Decades after photographing its abandoned buildings and makeshift playgrounds, Camilo José Vergara sees an unmatched contrast between past and present in the economically devastated borough.
Camilo José Vergara takes his camera to the intersection Lou Reed sang about in 1967.
Camilo José Vergara takes his camera to Brooklyn’s Bed-Stuy neighborhood.
Slowly, native culture seems to be emerging from the shadows.
Thirty years ago, his likeness could be found in many poor, minority communities. Today, these images are disappearing as the buildings they were painted on have either collapsed or have been demolished.
Street fashion trends spotted in this part of the Bronx often spread to the rest of the world. Its diversity and density make it beautiful and memorable.
A French photographer captures the disconnect between the promise and the reality in the Indian capital’s hyper-privatized township.
“We could solve the subsistence problem ourselves without asking anything of the government...” says an owner of 12 chinampas. “If things continue like this the chinampa economy will have disappeared completely in 20 years.”
The group’s Minister of Culture designed posters that were glued on the walls of decaying buildings in mostly black and Latino neighborhoods.
A glimpse into the often maligned and rarely appreciated police forces that manage the megacity.
Photographer and architect Rafael Herrin-Ferri explores the borough’s expressive architecture.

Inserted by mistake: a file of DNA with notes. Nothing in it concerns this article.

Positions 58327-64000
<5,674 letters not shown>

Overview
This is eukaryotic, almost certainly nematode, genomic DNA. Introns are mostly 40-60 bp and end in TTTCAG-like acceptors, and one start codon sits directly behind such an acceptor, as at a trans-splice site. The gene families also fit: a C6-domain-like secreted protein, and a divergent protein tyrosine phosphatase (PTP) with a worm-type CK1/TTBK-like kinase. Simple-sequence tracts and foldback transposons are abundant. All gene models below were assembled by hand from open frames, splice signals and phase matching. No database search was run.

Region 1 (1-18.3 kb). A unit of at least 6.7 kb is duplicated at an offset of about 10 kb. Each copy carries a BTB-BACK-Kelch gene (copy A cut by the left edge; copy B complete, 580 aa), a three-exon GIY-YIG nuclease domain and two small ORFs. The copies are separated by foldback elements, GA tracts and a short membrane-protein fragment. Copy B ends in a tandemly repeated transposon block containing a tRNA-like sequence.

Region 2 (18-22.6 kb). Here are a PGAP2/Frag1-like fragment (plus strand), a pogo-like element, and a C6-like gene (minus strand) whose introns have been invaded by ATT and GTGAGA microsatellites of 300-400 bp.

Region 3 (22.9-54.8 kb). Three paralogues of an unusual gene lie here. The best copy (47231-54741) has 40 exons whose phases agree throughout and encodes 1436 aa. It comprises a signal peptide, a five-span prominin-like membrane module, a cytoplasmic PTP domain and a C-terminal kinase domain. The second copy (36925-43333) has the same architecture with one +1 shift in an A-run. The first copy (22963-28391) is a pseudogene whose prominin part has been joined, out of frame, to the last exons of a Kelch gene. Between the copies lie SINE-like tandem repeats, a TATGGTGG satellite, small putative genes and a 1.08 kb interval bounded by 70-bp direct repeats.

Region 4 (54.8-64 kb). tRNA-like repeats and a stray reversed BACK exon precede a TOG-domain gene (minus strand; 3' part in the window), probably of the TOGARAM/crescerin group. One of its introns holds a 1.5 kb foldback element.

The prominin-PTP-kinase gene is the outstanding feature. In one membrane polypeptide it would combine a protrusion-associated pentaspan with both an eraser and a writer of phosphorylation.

Francois Prost’s new photo series looks at Tianducheng, a town built to look exactly like the City of Lights.
For tourists in Midtown looking for the True Spirit of Christmas, photographer Chris Maggio knows just where to go.
A show in Montreal focuses on the province’s forgotten history with the geodesic dome leading up to Expo 67.
A Carolinian drives along a familiar road to make sense of what exists in between the South’s most regressive and progressive narratives.
A profession that dates back to Aztec times, most today are indigenous farmers on the grey divide between migration and seasonal work in the city.
Amidst heightened political tensions, city life in the hermit kingdom goes on.
Religious events help maintain organizational frameworks and a sense of identity in the formerly rural and mostly indigenous areas that now form Iztapalapa—Mexico City’s largest district. There’s honor to be had for the few who get to organize such events.
Gaspard-Félix Tournachon, known as “Nadar,” dared to take his camera out of the studio in the mid-1800s and into the skies and sewers of the city.
Ciudad Nezahualcoyotl was developed on top of the swampy remains of Lake Texoco by dubious subdividers after World War II. Thanks to some of its earliest residents, “Neza” has become a thriving hub of culture and commerce with running water and paved roads just outside Mexico’s capital.